The horse (Equus ferus caballus) is a domesticated, one-toed, hoofed mammal. It belongs to the taxonomic family Equidae and is one of two extantsubspecies of Equus ferus. The horse has evolved over the past 45 to 55 million years from a small multi-toed creature, close to Eohippus, into the large, single-toed animal of today. Humans began domesticating horses around 4000 BCE, and their domestication is believed to have been widespread by 3000 BCE. Horses in the subspecies caballus are domesticated, although some domesticated populations live in the wild as feral horses. These feral populations are not true wild horses, which are horses that never have been domesticated. There is an extensive, specialized vocabulary used to describe equine-related concepts, covering everything from anatomy to life stages, size, colors, markings, breeds, locomotion, and behavior.
Horses are adapted to run, allowing them to quickly escape predators, and possess an excellent sense of balance and a strong fight-or-flight response. Related to this need to flee from predators in the wild is an unusual trait: horses are able to sleep both standing up and lying down, with younger horses tending to sleep significantly more than adults. Female horses, called mares, carry their young for approximately 11 months and a young horse, called a foal, can stand and run shortly following birth. Most domesticated horses begin training under a saddle or in a harness between the ages of two and four. They reach full adult development by age five, and have an average lifespan of between 25 and 30 years.
Horse breeds are loosely divided into three categories based on general temperament: spirited "hot bloods" with speed and endurance; "cold bloods", such as draft horses and some ponies, suitable for slow, heavy work; and "warmbloods", developed from crosses between hot bloods and cold bloods, often focusing on creating breeds for specific riding purposes, particularly in Europe. There are more than 300 breeds of horse in the world today, developed for many different uses. (Full article...)
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Young Boulonnais stallion
The Boulonnais, also known as the "White Marble Horse", is a draft horse breed. It is known for its large but elegant appearance and is usually gray, although chestnut and black are also allowed by the French breed registry. Originally there were several sub-types, but they were crossbred until only one is seen today. The breed's origins trace to a period before the Crusades and, during the 17th century, Spanish Barb, Arabian, and Andalusian blood were added to create the modern type.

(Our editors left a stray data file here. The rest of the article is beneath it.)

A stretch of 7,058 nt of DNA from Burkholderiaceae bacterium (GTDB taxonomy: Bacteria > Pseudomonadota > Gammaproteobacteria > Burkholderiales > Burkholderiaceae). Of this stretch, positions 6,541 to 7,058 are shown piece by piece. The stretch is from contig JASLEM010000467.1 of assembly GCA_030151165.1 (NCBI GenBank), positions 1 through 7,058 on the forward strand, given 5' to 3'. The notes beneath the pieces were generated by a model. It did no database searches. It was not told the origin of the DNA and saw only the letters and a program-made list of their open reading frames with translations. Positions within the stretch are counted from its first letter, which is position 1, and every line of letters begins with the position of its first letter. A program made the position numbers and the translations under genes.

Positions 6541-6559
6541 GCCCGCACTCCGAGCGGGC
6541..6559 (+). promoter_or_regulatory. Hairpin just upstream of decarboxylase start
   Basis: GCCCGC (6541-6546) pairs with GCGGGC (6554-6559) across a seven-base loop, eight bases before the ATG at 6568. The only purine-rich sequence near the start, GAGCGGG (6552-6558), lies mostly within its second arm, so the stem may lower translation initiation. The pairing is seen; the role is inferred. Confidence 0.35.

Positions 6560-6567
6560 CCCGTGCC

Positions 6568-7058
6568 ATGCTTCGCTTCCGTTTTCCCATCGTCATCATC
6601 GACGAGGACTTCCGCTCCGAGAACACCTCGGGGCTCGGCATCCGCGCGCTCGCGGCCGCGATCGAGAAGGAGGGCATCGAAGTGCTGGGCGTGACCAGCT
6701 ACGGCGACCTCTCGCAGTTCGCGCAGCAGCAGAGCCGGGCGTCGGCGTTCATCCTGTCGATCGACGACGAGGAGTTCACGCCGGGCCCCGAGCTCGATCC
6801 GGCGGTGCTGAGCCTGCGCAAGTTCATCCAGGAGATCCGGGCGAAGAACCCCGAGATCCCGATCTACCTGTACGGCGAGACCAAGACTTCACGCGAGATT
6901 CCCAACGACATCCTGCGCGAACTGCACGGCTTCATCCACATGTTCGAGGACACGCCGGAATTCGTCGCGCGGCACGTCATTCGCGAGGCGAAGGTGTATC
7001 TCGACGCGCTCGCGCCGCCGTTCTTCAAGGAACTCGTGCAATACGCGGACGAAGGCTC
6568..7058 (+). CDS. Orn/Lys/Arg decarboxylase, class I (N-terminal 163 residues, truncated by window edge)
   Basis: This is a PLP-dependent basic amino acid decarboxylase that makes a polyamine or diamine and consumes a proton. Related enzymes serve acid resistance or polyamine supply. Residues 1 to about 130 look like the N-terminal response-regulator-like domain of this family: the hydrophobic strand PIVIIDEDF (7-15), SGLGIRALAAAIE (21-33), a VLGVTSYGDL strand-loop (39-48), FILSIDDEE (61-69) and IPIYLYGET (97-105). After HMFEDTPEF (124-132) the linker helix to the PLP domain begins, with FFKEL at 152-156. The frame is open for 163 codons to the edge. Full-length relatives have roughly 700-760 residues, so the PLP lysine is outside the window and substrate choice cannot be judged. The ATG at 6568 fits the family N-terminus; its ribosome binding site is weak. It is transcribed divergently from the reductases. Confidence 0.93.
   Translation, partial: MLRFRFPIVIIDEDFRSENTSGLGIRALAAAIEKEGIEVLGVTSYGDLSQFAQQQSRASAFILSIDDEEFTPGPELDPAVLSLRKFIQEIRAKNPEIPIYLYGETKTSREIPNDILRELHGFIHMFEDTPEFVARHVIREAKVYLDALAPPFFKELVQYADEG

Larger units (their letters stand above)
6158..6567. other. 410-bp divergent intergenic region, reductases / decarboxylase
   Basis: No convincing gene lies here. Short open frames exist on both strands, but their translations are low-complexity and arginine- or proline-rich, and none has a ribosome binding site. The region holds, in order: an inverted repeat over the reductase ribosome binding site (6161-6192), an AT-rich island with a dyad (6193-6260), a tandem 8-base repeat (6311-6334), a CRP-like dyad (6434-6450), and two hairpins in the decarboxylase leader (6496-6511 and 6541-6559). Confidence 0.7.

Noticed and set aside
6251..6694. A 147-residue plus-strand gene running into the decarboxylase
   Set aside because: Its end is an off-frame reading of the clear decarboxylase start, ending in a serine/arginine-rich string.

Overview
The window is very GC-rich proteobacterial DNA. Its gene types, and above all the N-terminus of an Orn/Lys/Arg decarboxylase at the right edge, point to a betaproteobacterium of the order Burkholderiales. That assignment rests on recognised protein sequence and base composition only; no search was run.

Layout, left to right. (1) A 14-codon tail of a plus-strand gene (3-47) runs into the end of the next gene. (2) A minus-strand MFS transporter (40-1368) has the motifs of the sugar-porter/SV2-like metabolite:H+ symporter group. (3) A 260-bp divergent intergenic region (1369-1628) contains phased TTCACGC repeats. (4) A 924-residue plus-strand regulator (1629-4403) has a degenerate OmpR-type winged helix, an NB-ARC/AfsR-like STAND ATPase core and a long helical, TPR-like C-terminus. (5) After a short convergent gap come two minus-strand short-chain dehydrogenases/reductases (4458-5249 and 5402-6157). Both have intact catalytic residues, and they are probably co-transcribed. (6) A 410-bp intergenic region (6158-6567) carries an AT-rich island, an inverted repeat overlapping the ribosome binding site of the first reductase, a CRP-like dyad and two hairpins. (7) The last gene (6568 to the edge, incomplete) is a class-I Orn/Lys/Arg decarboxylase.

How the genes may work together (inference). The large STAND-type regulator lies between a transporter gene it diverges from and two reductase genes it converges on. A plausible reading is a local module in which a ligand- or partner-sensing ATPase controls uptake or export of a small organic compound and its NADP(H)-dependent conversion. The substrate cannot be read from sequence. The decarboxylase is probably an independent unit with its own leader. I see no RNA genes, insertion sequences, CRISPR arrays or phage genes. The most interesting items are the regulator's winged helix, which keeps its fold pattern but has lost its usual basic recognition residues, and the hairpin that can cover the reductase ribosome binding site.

During the early 1900s, the Boulonnais were imported in large numbers to the United States and were quite popular in France; however, the European population suffered severe decreases during 20th-century wars. The breed nearly became extinct following World War II, but rebounded in France in the 1970s as a popular breed for horse meat. Breed numbers remain low; it is estimated that fewer than 1,000 horses remain in Europe, mostly in France, with a few in other nations. Studies as early as 1983 indicated a danger of inbreeding within the Boulonnais population, and a 2009 report suggested that the breed should be a priority for conservation within France. The smallest type of Boulonnais was originally used to pull carts full of fresh fish from Boulogne to Paris, while the larger varieties performed heavy draft work, both on farms and in the cities. The Boulonnais was also crossbred to create and refine several other draft breeds. (Full article...)
Image 5This image shows a representative sequence, but should not be construed to represent a "straight-line" evolution of the horse. Reconstruction, left forefoot skeleton (third digit emphasized yellow) and longitudinal section of molars of selected prehistoric horses (from Evolution of the horse)
Image 16Secondary characteristics of a stallion include heavier muscling for a given breed than is seen in mares or geldings, often with considerable development along the crest of the neck, as shown in this image. (from Equine anatomy)
Image 29The dispersal of the DOM2 genetic lineage, believed to be the ancestor of all modern domesticated horses, is linked with the populations which preceded the Sintashta culture and their expansions. (from Domestication of the horse)
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